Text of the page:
We don’t tend to think of a pot scrubber pad as a desirable texture for a cat coat, but that’s just what the American Wirehair’s crimped and springy coat is said to resemble. Among the rarest of the 40-plus pedigreed felines, these wiry-coated cats have a calm, affectionate personality beneath that prickly fur.
What is an American Wirehair like to live with?
Their rarity means that American Wirehairs are more commonly seen in show rings than pet households. That’s a shame, because the cats with the coat like soft steel wool have traits that make them well-loved among people familiar with them. Moderately active, loving and quiet, they tend to be tolerant cats whose report card reads “plays well with others.” With appropriate early socialization, introductions and supervision, they can be friendly with kids, dogs, other cats and human guests, whom they are usually happy to greet at the door.
Avoid the American Wirehair if you think felines should be soft and furry or you believe his coat won’t elicit allergies. Some people with allergies may respond well to wirehaired cats, but everyone (cats, too) is an individual, and there’s no guarantee that this cat will be hypoallergenic.
The American Wirehair’s unusual features
While the American Wirehair’s coat is meant to be coarse and hard, the texture varies from cat to cat. Some have softer ringlets that become wavy or even straight as the kitten matures.
For the show ring, breeders seek cats that are, well, let’s say hardwired — whiskers and all. And it’s not always easy to get. Not all of the kittens in a litter will be wirehaired at birth, and even if wiring develops with maturity, it might not have the correct amount of coarseness. Of course, that doesn’t affect an American Wirehair kitten’s ability to be a great companion. American Wirehairs bear a close resemblance to American Shorthairs, but one difference is their high cheekbones, which accentuate the face, and, of course, those curly whiskers.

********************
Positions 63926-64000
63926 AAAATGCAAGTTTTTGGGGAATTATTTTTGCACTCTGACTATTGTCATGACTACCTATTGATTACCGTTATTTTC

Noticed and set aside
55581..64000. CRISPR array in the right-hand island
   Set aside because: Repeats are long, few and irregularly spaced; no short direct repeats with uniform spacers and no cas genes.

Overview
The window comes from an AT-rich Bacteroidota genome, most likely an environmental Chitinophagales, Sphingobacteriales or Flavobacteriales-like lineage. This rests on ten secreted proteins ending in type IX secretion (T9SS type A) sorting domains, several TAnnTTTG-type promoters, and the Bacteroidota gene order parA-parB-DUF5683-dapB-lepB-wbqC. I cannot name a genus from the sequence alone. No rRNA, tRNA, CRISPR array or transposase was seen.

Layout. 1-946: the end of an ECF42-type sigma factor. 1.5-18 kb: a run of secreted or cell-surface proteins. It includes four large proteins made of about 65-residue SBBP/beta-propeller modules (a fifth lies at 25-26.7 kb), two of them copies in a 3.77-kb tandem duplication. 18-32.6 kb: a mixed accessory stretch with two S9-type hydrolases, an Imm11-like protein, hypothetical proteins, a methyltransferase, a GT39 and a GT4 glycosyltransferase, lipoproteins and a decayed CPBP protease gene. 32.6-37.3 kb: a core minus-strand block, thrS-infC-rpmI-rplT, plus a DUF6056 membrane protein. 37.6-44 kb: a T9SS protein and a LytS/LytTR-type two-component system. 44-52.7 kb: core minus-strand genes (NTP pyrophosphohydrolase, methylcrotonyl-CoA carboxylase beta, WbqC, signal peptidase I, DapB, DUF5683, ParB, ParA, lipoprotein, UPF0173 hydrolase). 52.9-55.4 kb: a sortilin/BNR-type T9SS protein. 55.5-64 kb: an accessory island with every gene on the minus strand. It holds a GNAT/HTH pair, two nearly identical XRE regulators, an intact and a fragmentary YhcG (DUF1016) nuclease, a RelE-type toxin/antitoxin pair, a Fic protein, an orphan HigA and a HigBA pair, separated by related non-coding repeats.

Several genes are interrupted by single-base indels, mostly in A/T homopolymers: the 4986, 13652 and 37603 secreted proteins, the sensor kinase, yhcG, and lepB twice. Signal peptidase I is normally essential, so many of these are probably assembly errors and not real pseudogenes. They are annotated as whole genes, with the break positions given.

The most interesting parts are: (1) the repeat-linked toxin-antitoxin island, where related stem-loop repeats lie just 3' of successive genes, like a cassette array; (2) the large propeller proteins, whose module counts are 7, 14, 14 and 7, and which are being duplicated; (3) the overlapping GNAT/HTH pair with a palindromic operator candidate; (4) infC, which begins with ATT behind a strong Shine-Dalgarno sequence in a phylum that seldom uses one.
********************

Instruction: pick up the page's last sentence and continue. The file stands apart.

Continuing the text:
American Wirehair history
The result of a spontaneous genetic mutation, the first of these rare and unusual cats was born in 1966 to a cat with a normal coat on a farm in upstate New York. A male, he was sold to a local cat breeder who started a breeding program with him (calling him Council Rock Farm Adam of Hi-Fi) and a female cat with a normal coat. At first it was thought that they must be related to Cornish or Devon Rex cats, which also have uniquely textured coats. Genetic testing found that the wirehaired cats were instead similar to American Shorthairs, to which they are still outcrossed to maintain genetic diversity.
Interested breeders in the United States, Canada and Germany continued to develop the new breed. By 1978, the Cat Fanciers’ Association gave the American Wirehair full recognition as a breed, followed by TICA in 1979. Other associations that recognize the American Wirehair include the American Cat Fanciers’ Association, the Canadian Cat Association and the World Cat Federation.
Thumbnail: Photography ©Tetsu Yamazaki.
About the author
Kim Campbell Thornton has been writing about cats and dogs for more than 30 years. She is the award-winning author of more than two dozen books and hundreds of articles on pet care, health and behavior.
Editor’s note: This article originally appeared in Catster magazine. Have you seen the new Catster print magazine in stores? Or in the waiting area of your vet’s office? Click here to subscribe to Catster and get the bimonthly magazine delivered to your home.